Your mom gets tetanus (Tdap) / before you’re born, / Plus COVID and flu / are the norm.
My husband and I were pregnant with a child / Then we found out something wild. / I am a carrier of SMA / And this affects me in almost no way.
Don’t you forget the first day of life, / You had turned upside down / And a tight slap upon your backside / Even to get you to breathe!
End-stage starvation is rare, but devastating. After exhausting its fat stores, the body breaks down its organs for energy: muscle, liver, kidney and finally the heart. The blood itself becomes toxic, in a dangerously narrow balance between brain death and cardiac arrest. As a pediatrician, I wish to protect all children from these symptoms. But as an American taxpayer, I worry about my contribution to the starvation of children in Yemen. President Biden recently announced …
A flicker on the screen of the heartbeat, the first glimpse of my baby, I cry at the possibility of new life // An empty ultrasound, no heartbeat, a young mom cries; discovery of death amidst life.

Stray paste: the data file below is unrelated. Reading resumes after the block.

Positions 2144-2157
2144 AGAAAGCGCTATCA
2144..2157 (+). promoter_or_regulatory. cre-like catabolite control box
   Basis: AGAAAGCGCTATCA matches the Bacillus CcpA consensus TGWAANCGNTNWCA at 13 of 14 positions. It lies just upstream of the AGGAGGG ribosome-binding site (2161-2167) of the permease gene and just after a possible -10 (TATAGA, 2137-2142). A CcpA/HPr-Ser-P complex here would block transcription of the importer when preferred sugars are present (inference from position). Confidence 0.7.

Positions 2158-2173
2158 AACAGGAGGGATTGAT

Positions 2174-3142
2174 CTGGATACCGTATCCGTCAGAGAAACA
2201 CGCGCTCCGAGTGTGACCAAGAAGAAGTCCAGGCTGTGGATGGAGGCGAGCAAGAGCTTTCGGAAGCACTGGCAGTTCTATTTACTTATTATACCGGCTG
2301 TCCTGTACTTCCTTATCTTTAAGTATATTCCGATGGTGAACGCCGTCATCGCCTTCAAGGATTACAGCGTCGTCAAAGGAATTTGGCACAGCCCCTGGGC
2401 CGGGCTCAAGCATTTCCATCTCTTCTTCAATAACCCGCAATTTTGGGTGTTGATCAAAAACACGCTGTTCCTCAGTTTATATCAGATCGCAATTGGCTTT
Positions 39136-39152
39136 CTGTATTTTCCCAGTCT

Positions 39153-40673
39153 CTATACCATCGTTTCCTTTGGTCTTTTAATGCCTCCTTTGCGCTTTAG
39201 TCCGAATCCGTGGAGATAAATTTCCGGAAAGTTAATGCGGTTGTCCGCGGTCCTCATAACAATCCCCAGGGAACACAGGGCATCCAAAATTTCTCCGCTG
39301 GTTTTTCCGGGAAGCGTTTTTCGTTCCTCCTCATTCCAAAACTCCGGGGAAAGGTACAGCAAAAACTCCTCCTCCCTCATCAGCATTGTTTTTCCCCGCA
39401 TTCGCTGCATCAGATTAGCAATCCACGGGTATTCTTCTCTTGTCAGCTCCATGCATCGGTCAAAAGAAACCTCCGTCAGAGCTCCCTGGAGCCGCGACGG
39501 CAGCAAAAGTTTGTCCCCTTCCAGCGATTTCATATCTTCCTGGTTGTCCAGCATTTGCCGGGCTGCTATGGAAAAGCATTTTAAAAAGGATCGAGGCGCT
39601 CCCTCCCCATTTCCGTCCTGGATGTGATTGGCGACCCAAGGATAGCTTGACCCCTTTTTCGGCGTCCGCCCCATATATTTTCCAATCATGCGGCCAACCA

“Every one of these patients should terrify you,” the fellow said. I thought he was just being dramatic.
Thinking back to January 2020, I recalled the whispers throughout the hospital of the first confirmed case of COVID-19 in the United States, mere minutes from my home institution. Aside from my perspective as a pediatrician, I was also forced to confront my own anxieties regarding exposure to this virus as an adult living with repaired congenital heart disease.
Today, I made a two-year-old cry because I wanted to look into his eyes to rule out vision-threatening disease. The light was too bright, the lens was too close, and the attention was too much.
Softly and subtly, the rustling of the leaves quickens and a cool breeze sweeps across the town. A child rocks gently on a swing and a father stands in the bazaar bartering for the best value for vegetables for dinner. His wife is hospitalized with hemorrhagic dengue; shivering with fevers that rise and fall as do her blood counts.
They said to stop compressions. We all agreed. This baby had no life when she was born, and we had fought for twenty whole minutes with our arsenal of medicine to give her life.
My senior and I had been on night float together for a few weeks. That night, the dimmed lights of the hospital corridors spilled into the workroom which was lit only by my computer screen, but that was enough. Despite the few months that I had been there as an intern, I could describe each inch of this room with my eyes closed.
It was a busy Friday afternoon in the pediatric intensive care unit. The prior evening, he began having profuse lower gastrointestinal bleeding necessitating urgent transfer to the intensive care unit.